“In love we find out who we want to be; in war we find out who we are.” With those words, Vianne Rossignol opens the story of her life, and the lives of her loved ones, during the occupation of France. Rossingnol means ‘nightingale” in French, and in the end Vianne recognizes herself in that word, but it is her sister Isabelle who is known by that name during her harrowing years in the French Resistance. We seem to be hungering for stories of World War II these days, as though we need to experience again the tests of love and character the war demanded. If so, Kristin Hannah’s story of two sisters will not disappoint you. The Nightengale brings to life the Nazi Occupation, the extreme hazards and differing modes of survival with a non-judgmental honesty that will stay with you for a long time.
Overcome by grief at the loss of his wife, Julien Rossignol leaves his two daughters in the care of an unnamed woman at the Rossignol summer home in the Loire valley. Fourteen-year-old Vianne and four-year-old Isabelle cope with their abandonment in very different ways; Vianne seeks the safety of obedience, Isabelle becomes uncontrollable. Vianne marries a local schoolboy; Isabelle is expelled from one boarding school after another. The German invasion finds Vianne the mother of six-year old Sophie. Her husband goes off to war, and the Germans invade Paris. Isabelle, expelled from yet another boarding school, is sent by their father to live with Vianne, who she knows doesn’t want her any more than her father does. Lost in the crowds fleeing Paris, dodging German bombs, she meets Gaeten, a young man on his way to war who promises she can help fight the invaders. Thus the pair’s very different characters lead to very disparate paths through the war, and the word “nightingale,” in the end, applies to both.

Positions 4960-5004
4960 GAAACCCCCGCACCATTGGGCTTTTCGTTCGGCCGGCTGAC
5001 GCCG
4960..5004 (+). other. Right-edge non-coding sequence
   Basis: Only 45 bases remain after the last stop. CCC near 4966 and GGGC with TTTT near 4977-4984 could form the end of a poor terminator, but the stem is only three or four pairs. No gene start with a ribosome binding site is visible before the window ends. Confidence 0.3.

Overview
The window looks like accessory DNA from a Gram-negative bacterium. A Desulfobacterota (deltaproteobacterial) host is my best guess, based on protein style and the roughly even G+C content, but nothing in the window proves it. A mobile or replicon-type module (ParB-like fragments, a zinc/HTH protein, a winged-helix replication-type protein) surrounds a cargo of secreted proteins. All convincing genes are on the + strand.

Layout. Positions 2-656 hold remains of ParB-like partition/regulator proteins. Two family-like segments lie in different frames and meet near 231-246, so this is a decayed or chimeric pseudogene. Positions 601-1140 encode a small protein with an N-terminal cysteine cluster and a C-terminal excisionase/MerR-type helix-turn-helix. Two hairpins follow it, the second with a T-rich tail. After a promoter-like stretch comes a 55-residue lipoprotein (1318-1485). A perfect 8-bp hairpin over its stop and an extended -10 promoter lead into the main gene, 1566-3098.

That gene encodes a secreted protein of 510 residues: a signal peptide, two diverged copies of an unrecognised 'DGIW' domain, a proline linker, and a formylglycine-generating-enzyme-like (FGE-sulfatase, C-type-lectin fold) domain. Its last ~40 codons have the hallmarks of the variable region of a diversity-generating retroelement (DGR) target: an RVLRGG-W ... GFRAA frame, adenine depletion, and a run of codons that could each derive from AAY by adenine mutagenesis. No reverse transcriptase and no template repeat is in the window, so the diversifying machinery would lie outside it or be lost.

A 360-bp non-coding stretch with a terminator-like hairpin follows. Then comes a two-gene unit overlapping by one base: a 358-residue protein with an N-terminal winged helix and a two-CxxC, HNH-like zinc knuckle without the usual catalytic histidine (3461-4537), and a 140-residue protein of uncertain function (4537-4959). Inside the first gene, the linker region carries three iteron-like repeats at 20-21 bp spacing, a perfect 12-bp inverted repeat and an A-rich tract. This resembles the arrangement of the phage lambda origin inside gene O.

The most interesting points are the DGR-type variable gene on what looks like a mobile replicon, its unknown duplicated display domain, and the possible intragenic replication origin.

From bomb to starvation to the fate of the village Jews, this story dodges nothing, yet it is, at heart, the story of survival and the depths of family bonds—a story of two sisters. A powerful read.